Ok, as promised, a link to the video of the post-match interview:http://www.usopen.org/en_US/news/interviews/2009-09-07/200909071252349864734.html
and here is the transcipt:
R. SODERLING/N. Davydenko
7 5, 3 6, 6 2 (ret.)
An interview with: Robin Soderling
THE MODERATOR: Questions, please.
Q. Your great Grand Slam season is continuing. I guess the flip side is you keep running into a certain someone in your quarter. Can you talk about that? Are you tired of seeing Roger looming ahead of you?
ROBIN SODERLING: Well, it's in the quarters, so I didn't really I didn't really look so far in the draw. But of course, you know, he beat me a lot of times.
But we had a few very good matches, and I had some good chances to actually win in a couple of them, so of course to me he's the best player of all time. But, again, we had a lot of good matches.
If I can play well, hopefully I have a small chance.
Q. I think most of us would tend to look at your win against Rafa in Paris as a big turning point. But for you, did it really happen that way, or was it more of a gradual, lead up process?
ROBIN SODERLING: You know, I had I had a tough actually, I played okay in Australia, but after that, I had a tough couple of months with Indian Wells with my back.
After that, I started to work really hard with a lot of things in my game, and after a couple of months it started to pay off. I think I actually played very, very well the week before Paris, won a lot of good matches, and I think that's where it kind of turned around a little bit.
So I came into Paris with very good confidence.
Q. Your work with Magnus, how is that evolving? I know it was sort of a fresh start for you. Are you now in a position where you weren't really refining things so much as reminding yourself of how to continue to play well?
ROBIN SODERLING: Well, Magnus, he's a great coach. You know, he meant a lot to me. Maybe you know, he says the same things that all my other coach have done in the past. But, you know, I tend to listen to him a bit more than the other coaches I had. I don't know why. Maybe it's because he's been such a good player and he played at this level not too long ago.
I believe he really knows what he's talking about. That feels really good for me.
Q. The match today, despite Nikolay retiring, how did you feel out there? How did you feel with your own game?
ROBIN SODERLING: Okay. It was tough. I think all of the courts are a bit different speed. I played my last match on Grandstand which I felt was a little bit slower, so it was tough in the beginning to find the rhythm.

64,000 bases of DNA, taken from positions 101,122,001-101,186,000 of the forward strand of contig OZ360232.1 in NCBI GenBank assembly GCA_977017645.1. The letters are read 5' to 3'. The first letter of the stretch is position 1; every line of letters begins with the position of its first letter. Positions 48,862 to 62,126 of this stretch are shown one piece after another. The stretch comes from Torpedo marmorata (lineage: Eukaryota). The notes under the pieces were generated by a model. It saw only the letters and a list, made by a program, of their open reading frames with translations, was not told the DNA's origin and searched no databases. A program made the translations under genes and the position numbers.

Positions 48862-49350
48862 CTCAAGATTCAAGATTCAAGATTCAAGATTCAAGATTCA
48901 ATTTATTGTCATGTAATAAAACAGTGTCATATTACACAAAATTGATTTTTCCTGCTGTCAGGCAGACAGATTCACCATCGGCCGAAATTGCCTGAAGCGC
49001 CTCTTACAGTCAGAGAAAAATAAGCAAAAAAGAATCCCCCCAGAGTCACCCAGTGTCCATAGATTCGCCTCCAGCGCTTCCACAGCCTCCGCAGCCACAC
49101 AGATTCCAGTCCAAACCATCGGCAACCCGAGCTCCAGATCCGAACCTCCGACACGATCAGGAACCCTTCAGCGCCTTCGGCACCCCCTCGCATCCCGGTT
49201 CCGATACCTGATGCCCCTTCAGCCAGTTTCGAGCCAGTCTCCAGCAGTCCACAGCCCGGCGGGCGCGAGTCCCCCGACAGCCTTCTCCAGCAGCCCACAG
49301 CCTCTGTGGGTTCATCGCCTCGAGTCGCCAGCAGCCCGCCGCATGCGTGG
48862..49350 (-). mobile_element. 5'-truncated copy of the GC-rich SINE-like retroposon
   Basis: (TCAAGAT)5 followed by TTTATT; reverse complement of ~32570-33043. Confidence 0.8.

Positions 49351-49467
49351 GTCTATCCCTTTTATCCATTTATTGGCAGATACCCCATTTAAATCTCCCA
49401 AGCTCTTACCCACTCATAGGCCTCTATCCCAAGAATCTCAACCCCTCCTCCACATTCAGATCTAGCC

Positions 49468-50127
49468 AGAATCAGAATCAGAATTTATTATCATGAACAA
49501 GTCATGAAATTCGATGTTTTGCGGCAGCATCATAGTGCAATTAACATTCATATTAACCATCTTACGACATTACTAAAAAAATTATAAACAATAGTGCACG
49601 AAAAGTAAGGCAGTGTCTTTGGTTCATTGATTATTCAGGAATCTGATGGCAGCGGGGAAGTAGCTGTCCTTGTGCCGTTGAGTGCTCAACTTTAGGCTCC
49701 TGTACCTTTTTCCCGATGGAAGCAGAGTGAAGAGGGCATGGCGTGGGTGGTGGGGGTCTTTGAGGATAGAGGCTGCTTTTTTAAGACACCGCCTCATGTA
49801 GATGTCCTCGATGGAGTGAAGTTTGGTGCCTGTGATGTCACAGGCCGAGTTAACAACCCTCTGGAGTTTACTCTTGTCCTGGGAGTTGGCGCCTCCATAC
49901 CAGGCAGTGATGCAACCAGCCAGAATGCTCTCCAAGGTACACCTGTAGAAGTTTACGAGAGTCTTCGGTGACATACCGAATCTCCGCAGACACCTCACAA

But I think after 30, 40 minutes I started to play better. I played okay. I know I can play a lot better, but I think I played a decent match.
Q. Did he give you any indication that he was hurting? Was it a surprise when he suddenly...
ROBIN SODERLING: Yeah, I was a little surprised, because I thought that he was moving pretty well. He's one of the fastest guys on tour, and you know, I was every time we played, I always been impressed about his moving, you know. He's a very fast guy, so I was a little bit shocked that he retired.
Q. I have a question about doping. How many times have you had an out of competition test this year? How are you adjusting to the whereabouts requirements?
ROBIN SODERLING: I've been tested three times maybe. I missed one, unfortunately, so I have a warning. You know, it's tough. It's tough to know where you're going to be in three months, you know, so it's not easy.
But I don't think there's any other way to do it, so we just have to do it.
Q. Have things changed for you much? I know you haven't been home much probably but have things changed for you there with the season? You've come out of anonymity more and been more recognized and more appreciated by your home fans?
ROBIN SODERLING: Yeah, a little bit, maybe. I got a lot of attention, especially after Paris, in Sweden. I did a lot of things, and for me, it feels really good that the tennis is getting bigger in Sweden again.
I think that's really what we need, and hopefully I can inspire young kids to start playing tennis again.
Q. I know some of our American players get really tired of being asked, Are you the next so and so, Agassi, Sampras, whatever. You're probably the target of those questions now, I would imagine. Does it ever get tiresome?
ROBIN SODERLING: Well, I try not to think about it too much. You know, for a country like Sweden, such a small country, we had so much success in the past. We had so many good players, so it's tough to compare yourself to them.
So, you know, I try to play my own game. I try to win every match and see how far I can go. I think it really helped me that we had so many good players when I was young. I had a lot of players to watch. We were like, I don't know, 10, even more, 15 to 20 guys in the Grand Slams every year. It was good for me.